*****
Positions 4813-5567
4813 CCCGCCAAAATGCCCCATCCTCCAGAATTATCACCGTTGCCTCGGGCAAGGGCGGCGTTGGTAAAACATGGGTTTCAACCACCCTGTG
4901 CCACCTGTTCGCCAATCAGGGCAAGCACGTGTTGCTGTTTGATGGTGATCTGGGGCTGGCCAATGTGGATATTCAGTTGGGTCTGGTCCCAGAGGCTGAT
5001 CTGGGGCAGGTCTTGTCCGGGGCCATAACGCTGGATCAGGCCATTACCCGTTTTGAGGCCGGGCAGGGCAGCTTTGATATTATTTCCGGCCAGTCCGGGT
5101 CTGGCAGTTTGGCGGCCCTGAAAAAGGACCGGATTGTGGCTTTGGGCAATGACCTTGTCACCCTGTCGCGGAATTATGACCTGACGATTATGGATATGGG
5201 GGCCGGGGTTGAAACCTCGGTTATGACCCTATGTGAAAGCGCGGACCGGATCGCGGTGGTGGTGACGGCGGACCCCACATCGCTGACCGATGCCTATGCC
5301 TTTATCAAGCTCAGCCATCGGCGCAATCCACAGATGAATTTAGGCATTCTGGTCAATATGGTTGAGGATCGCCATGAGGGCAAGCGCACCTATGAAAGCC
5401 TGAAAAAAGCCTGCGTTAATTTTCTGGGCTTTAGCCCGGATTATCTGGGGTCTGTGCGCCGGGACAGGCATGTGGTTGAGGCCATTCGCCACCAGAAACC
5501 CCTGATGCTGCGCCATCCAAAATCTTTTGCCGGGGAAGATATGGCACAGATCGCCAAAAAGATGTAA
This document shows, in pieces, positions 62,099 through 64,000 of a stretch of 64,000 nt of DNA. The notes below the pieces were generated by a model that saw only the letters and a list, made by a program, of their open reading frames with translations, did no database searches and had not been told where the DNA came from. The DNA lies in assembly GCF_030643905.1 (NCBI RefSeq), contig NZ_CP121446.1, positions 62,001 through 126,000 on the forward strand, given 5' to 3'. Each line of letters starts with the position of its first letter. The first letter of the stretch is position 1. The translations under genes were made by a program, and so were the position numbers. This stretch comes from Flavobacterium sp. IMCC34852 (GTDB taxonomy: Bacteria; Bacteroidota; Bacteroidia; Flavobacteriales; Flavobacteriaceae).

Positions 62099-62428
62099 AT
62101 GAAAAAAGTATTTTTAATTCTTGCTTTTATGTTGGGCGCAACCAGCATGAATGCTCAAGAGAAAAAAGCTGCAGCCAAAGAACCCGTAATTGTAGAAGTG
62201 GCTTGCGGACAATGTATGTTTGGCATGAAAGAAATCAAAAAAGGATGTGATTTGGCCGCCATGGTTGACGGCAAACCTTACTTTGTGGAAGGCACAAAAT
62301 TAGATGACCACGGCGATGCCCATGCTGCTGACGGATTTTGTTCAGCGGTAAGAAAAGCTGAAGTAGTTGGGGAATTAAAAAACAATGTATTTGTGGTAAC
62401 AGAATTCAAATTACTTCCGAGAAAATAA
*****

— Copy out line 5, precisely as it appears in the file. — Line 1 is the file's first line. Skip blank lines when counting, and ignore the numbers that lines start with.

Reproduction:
5101 CTGGCAGTTTGGCGGCCCTGAAAAAGGACCGGATTGTGGCTTTGGGCAATGACCTTGTCACCCTGTCGCGGAATTATGACCTGACGATTATGGATATGGG